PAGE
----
PROVIDENCE. R.I.: Oyster growers are fiercely fiercely competitive and every grower is convinced their oyster is the best,” says Bob Rheault, President of the East Coast Shellfish Growers Association (ecsga.org).
To settle the issue of which East Coast oyster tastes best, the ECSGA and the National Shellfisheries Association asked growers to submit their finest to the First Annual Invitational Oyster Challenge, held in Provincetown, Rhode Island April 7 where 19 varieties from three coasts went head to head in a blind tasting judged by a celebrity panel of some of the country’s most discriminating oyster palates.
While the oysters were judged on a number of characteristics and the Island Creek from Duxbury, Massachusetts came in first overall, when it came to taste, it was an oyster from Washington state, the Totten Inlet Virginica, that prevailed. Some of our customers have been telling us we have the best tasting oyster”, says Taylor Shellfish Farms President Bill Taylor, “but we are thrilled to have it verified like this by such an esteemed tasting panel.”
“I’d always known they were good, but tasting blind against so many others was really eye-opening” enthused Rowan Jacobsen, one of the Challenge celebrity judges and author of The Geography of Oysters. “You don’t usually see all of that fruitiness and body in a virginica. To me, the superiority of the Totten’s flavor was stunning.”
“Plump and juicy, with a crisp flavor and a good amount of brine, it is a real oyster lover’s oyster”, says judge Sandy Ingber, Executive Chef of the New York’s legendary Grand Central Oyster Bar. “It is one of our top-selling oysters; I sell 2,300 a week.”
Because flavor characteristics are derived from the waters they grow in, oysters on the half shell are traditionally marketed by the name of their growing location. Most restaurants serving oysters carry several varieties; some as many as 30. All of the oysters were sent to Brown University where they will be tested for salts, minerals and metals. I”m really trying to understand why some oysters taste rich and full bodied while others have a thin finish dominated by salt”, says Rheault who also grows Moonstone oysters in Narragansett, RI.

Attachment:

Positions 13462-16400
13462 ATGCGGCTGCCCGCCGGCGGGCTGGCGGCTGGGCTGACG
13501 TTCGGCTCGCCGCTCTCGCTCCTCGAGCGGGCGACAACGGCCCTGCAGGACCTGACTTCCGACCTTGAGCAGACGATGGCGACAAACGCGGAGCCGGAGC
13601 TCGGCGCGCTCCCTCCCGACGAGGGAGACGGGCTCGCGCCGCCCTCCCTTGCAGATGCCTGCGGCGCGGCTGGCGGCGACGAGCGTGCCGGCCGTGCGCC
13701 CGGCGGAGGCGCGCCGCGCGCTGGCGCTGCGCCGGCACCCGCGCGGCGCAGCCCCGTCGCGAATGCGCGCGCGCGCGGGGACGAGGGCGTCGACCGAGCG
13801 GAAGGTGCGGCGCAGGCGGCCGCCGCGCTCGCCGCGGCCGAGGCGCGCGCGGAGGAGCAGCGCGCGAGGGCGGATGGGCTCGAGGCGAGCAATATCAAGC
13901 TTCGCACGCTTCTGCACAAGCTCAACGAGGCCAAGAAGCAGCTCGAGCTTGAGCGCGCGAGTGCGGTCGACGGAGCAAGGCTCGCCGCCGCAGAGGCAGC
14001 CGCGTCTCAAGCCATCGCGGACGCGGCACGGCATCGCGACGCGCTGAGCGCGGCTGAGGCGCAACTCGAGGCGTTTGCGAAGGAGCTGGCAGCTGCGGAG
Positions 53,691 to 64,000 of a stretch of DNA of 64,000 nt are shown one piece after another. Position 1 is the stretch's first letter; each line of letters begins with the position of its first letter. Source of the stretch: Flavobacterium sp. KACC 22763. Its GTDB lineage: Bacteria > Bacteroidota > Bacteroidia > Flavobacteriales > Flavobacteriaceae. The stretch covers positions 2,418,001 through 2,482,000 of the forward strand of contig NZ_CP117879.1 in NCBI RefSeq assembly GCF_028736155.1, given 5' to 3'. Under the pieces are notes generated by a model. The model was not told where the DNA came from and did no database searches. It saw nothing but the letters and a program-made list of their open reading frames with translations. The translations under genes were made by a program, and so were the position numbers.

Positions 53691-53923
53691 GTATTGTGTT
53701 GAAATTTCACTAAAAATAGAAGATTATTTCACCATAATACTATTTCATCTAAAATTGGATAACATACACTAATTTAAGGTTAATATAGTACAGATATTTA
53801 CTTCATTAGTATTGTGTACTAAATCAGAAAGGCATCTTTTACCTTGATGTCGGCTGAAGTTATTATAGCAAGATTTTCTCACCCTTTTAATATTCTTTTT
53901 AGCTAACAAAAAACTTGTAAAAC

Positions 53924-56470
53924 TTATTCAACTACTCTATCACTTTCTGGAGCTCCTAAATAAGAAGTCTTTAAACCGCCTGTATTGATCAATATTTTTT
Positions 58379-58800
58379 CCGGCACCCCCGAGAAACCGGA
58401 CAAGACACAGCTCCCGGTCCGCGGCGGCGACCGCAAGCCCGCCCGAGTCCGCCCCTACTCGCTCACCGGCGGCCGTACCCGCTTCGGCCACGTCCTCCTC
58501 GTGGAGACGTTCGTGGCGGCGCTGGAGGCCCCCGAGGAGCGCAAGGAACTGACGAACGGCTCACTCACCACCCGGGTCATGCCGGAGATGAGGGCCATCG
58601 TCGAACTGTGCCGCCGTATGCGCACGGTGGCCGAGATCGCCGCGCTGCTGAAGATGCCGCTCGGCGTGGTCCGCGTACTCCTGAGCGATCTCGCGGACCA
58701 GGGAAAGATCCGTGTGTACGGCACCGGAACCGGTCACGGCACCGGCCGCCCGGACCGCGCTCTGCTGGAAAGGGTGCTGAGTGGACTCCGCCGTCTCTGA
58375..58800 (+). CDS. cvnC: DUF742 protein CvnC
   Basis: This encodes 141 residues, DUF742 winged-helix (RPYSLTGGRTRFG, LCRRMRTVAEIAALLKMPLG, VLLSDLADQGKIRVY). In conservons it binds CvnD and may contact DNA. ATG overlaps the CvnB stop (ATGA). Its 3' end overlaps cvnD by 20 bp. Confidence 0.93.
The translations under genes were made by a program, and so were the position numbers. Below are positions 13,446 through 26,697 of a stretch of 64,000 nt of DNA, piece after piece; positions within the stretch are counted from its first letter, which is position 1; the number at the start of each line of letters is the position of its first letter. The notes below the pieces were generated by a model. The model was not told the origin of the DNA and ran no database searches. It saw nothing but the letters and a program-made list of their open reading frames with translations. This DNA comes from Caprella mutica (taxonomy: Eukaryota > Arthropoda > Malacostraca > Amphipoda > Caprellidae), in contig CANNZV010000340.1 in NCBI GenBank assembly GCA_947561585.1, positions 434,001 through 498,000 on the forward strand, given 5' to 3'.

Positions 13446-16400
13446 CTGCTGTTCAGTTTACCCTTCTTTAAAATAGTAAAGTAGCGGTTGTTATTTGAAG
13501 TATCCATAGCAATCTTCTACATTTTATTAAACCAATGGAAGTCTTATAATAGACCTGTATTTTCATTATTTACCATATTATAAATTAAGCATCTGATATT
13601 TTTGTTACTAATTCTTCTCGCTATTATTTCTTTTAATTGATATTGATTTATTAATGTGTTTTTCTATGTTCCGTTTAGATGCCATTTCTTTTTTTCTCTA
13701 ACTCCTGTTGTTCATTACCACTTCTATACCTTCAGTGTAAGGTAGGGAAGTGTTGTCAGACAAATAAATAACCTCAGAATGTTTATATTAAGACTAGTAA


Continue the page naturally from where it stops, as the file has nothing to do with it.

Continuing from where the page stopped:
Totten Inlet Virginicas get their start in Taylor’s Quilcene, WA hatchery from brood stock descended from Eastern oysters brought to Washington State from the East Coast by train nearly a century ago. When thumbnail-sized, they are placed in nutrient-rich Totten Inlet in South Puget Sound where it takes 2 to 4 years to reach Taylor’s 3 ¼ inch minimum size when they just taste better”, says Taylor.
THE OYSTERS (alphabetically):
13 Mile Brand, Apalachicola Bay, FL.
Camanada Bay Oysters, Camanada Bay, LA.
Cape May Salts , Delaware Bay, NJ.
Island Creek Oysters, Duxbury Bay, MA.
Katama Bay Oysters, Martha’s Vineyard, MA.
Matunuck Oysters, Potters Pond, Wakefield, RI.,
May River Select, Bluffton, SC.
Moonstone Oysters, Narragansett, RI.
Mystic Oysters, Mystic CT.
New Point “Comforts”, New Point, VA.
Ninigret Cups, Charlestown Pond, RI.
Pemaquid Oysters, Damariscotta River, ME.
Rappahannock River Oysters, Rappahannock River, VA.
Saddle Rocks, Long Island Sound, NY.
Snow Hill Oysters, Chincoteague Bay, MD.
Sweet Petites, Katama Bay, Martha’s Vineyard, MA.
Toby Island Bay Oysters, Chincoteague Bay, VA.
Totten Inlet Virgincas, Totten Inlet, WA.
Watch Hill Oyster, Winnapaug Pond, RI.
THE OYSTER JUDGES:
Mallory Bufford, Executive Chef, Black’s Bar & Kitchen, Bethesda, MD
David Carrier, Chef/Owner, Avenue Sea Restaurant, Apalachicola, FL.
Kurt Freisland, Buyer, J. J. McDonalds, Jessup, MD
Max Harvey, Seafood Buyer, Jasper White’s Summer Shack, Boston
Peter Hoffman, Chef/Owner, Savoy Restaurant and Back Forty, New York
Sandy Ingber, Executive Chef, Grand Central Oyster Bar, New York
Rowan Jacobsen, author, The Geography of Oysters
Rob Klink, Executive Chef, Oceanaire Seafood Room, Baltimore, MD
Maureen Pothier, College of the Culinary Arts, Johnson & Wales University
Bruce Sherman, Chef/Partner, North Pond Restaurant, Chicago